In summary, the UKSCA states that ‘a compelling body of scientific evidence supports participation in well-designed youth resistance training programmes that are supervised and instructed by qualified professionals.’

It goes on to state that ‘an appropriately designed resistance training programme can elicit noticeable improvements in motor skills, and consequently may positively enhance sports performance’.

The UKSCA also highlights that such training can have wider health benefits and that ‘well designed resistance training programmes are not only safe for young athletes but may also reduce sports-related injuries’.

It is certainly worth emphasising the need for expert guidance and supervision and what the UKSCA label ‘logical progressions’ and their insistence that ‘training volume and intensity should never be increased at the expense of technical competency’.

The UKSCA is not the only organisation that advocates strength training with the National Health Service (NHS) recommending not only aerobic exercise but ‘exercises to strengthen bones and muscles’.

Within the ‘Physical activity guidelines for children and young people’ they detail how muscle strength is necessary for daily activities, and ‘to build and maintain strong bones, regulate blood sugar and blood pressure, and help maintain a healthy weight’.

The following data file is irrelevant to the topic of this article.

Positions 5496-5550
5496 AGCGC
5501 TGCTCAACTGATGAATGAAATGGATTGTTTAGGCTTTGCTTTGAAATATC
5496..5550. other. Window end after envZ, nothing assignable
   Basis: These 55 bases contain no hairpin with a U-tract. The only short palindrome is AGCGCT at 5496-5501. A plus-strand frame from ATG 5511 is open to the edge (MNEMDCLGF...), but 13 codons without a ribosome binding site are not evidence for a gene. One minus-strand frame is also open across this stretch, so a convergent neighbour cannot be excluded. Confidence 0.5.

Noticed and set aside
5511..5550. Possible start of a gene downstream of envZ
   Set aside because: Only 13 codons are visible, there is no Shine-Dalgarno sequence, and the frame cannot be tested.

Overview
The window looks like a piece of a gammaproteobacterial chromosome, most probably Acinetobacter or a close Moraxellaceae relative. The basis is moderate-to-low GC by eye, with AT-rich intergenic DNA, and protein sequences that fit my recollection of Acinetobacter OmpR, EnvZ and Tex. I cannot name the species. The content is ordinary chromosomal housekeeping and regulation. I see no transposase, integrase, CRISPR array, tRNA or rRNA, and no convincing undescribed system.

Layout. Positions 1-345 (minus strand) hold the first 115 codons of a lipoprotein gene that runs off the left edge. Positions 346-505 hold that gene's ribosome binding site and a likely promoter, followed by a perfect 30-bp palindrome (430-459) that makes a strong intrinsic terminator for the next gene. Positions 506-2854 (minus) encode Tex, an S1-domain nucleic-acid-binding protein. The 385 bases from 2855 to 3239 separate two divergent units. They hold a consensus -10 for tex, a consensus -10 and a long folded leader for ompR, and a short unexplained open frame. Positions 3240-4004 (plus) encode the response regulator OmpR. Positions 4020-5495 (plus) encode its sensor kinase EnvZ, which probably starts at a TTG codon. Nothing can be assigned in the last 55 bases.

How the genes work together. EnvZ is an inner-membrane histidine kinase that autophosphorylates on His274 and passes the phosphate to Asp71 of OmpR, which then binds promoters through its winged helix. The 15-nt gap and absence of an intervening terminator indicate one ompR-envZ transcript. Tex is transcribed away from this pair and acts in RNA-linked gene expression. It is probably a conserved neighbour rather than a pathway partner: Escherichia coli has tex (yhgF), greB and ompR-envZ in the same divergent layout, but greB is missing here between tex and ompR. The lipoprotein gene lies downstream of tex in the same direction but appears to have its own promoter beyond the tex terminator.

It goes on to explain that muscle-strengthening activities are those that ‘require them to lift their own body weight or work against a resistance, such as lifting a weight’.

Among the examples of muscle-strengthening activities for young people listed are ‘resistance exercises with exercise bands, weight machines or hand-held weights.’

The advice offered also includes bone-strengthening activities that ‘promote bone growth and strength’ and again these include ‘work against a resistance’ and ‘weight training’.

It is also worth noting that while pre-teens and teenagers may be inspired by the possibility of transforming their physical appearance through weight training, adolescents’ bodies are not able to build significant muscle mass before puberty.

But that is not to say they cannot benefit from resistance training. It is clear that play and exercise will still work the muscles harder than when at rest and experts tell us that this in turn will make muscles both stronger and more efficient.

Research also indicates that resistance training can also improve a child’s own awareness of their body and improve balance and control which should also result in increased performance.

The vast amount of research on the subject is as daunting as the prospect of England’s Manu Tuilagi on the charge towards you and maybe just as difficult to tackle – unless you have a specialism in sports science.

If you are convinced that a strength training programme is the key to the development of your child be they pre-teen or teen, the best advice is to seek specialist advice.

References:

UKSCA Position Statement: Youth Resistance Training

Physical activity guidelines for children and young people

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Graham Jenkins is a freelance sports journalist who has been reporting around the rugby globe for over 20 years. A former editor of the leading rugby union website Scrum.com, he is a veteran of five World Cups and cites England’s 2003 triumph as the most memorable moment of his professional career - closely followed by a night out with Toulon owner Mourad Boudjellal.